“We’re still profitable, we still have a good readership and lots of subscribers,” Pam said. “The Eagle is one thing that hasn’t changed in Bradley County. It’s a staple that helps hold the community together.”
Beyond readers, The Eagle Democrat still boasts plenty of loyal advertisers. In addition to weekly paper support, nearly 100 businesses bought annual Christmas Greetings ads in 2021 and 78 supported the annual Miss Merry Christmas special edition. The high school football special section, which previews the upcoming season for the Warren Lumberjacks and Hermitage Hermits, garners similar advertiser support.
“The community has been good to us,” Pam said.
The newspaper’s history
John Crawford Jolly began publishing a newspaper under The Eagle Democrat in 1917, when he was only 24. He combined the Bradley County Eagle he had started four years earlier with the Warren Democrat News, which traced its origins to the Bradley County News that E.A. Bradley first published in 1885.
The newspaper for decades has also published the weekly Bradley-Cleveland County Shopper’s Guide.
The Eagle Democrat’s centennial edition reported that the lead story in the second issue of the Bradley County News in July 1885 covered the public hanging of a man named Abe Frazier, who was convicted of murdering Lewis Davis.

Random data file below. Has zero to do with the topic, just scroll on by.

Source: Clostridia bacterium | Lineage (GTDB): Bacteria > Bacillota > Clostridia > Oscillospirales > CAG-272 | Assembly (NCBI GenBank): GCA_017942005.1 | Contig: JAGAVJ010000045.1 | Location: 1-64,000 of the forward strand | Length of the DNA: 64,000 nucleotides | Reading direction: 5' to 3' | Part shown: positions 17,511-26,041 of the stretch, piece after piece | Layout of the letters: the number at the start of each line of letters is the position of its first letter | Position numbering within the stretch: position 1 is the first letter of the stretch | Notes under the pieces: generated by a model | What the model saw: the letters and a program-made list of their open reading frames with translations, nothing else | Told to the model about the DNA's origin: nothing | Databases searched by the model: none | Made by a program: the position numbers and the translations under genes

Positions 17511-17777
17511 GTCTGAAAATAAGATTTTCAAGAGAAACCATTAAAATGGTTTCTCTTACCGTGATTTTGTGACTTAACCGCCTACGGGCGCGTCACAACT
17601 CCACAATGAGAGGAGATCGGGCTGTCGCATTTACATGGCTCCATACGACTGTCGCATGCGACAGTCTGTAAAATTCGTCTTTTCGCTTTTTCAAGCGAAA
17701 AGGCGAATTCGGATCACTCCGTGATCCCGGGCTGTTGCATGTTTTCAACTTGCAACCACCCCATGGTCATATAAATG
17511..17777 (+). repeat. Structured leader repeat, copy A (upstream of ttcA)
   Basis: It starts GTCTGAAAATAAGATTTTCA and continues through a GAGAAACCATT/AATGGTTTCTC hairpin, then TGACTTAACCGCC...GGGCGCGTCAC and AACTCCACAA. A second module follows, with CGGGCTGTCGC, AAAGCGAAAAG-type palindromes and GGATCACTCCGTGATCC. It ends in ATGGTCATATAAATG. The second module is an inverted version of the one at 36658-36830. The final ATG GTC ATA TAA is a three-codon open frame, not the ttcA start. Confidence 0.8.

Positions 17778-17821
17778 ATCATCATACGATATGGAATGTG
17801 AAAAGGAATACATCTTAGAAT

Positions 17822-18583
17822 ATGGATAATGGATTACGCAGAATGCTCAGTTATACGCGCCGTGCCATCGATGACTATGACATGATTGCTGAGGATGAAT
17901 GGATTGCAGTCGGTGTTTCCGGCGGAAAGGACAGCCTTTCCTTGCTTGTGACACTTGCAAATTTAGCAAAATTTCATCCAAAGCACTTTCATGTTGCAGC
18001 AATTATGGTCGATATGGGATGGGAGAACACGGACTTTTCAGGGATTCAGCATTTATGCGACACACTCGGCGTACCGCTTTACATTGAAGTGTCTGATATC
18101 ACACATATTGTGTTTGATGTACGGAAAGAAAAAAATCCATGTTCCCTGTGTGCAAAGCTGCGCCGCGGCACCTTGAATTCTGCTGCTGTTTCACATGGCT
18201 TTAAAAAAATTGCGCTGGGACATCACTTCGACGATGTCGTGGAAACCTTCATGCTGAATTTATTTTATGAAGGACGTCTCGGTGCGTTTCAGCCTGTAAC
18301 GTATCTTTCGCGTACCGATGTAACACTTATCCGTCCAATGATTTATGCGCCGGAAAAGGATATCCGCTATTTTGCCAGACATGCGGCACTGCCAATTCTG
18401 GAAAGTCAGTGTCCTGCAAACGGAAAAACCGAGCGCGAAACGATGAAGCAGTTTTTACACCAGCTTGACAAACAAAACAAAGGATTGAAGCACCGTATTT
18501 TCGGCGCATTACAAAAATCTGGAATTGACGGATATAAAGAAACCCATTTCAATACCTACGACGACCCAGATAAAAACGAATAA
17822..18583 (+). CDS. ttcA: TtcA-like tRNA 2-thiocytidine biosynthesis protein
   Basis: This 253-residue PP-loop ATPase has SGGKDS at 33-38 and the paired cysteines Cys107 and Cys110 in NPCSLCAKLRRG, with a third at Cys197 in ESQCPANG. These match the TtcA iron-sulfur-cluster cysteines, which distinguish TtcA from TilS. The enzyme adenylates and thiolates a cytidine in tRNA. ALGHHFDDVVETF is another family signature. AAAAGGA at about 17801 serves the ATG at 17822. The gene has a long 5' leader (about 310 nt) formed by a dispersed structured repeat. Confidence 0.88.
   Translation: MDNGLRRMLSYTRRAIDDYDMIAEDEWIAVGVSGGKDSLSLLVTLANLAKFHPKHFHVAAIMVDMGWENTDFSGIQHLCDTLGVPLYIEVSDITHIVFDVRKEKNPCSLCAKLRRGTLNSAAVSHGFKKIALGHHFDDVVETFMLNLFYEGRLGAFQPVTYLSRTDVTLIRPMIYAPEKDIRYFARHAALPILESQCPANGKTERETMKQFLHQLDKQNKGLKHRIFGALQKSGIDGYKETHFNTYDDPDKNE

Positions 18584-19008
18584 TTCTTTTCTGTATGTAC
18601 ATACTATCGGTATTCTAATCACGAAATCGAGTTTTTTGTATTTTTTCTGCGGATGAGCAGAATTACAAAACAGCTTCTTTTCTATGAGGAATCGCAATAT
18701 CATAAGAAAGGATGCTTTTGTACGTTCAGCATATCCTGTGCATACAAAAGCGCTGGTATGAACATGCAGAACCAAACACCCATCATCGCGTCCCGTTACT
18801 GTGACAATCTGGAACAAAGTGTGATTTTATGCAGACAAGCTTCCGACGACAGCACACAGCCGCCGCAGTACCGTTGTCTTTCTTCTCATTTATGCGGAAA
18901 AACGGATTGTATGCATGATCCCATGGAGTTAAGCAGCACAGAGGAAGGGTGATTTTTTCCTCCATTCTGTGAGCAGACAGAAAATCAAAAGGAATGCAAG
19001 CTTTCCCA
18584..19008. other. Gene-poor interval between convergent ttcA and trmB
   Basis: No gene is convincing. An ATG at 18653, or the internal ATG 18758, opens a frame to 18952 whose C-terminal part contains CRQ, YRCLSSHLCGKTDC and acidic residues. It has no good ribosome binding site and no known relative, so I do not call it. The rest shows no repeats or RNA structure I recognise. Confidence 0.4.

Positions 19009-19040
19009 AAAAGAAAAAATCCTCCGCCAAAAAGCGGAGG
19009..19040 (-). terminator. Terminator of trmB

“A large and appreciative crowd of several hundred” witnessed the hanging on the court square, according to the original story. The centennial edition notes, “Frazier was apparently not among the appreciative.”
The Cook era
Danny Cook had his mind set on attending vocational training with some friends for HVAC work after he graduated high school. His friends backed out, and the Warren native started looking for something closer to home.
His job at The Eagle Democrat came with “backbreaking work and long hours.”
Aside from the newspaper, The Eagle printed third-party jobs for local businesses — ranging from the banks and the city water department to Potlatch Corporation and the Warren-Saline River Railroad Company.
“It was hard, nasty and hot,” Danny said of his work in the early years. “We didn’t have air conditioning in the back shop.”
Pam started at the newspaper in 1969, first as a typesetter who transferred copy onto the tape to run through the linotype machine and later taking on some bookkeeping duties.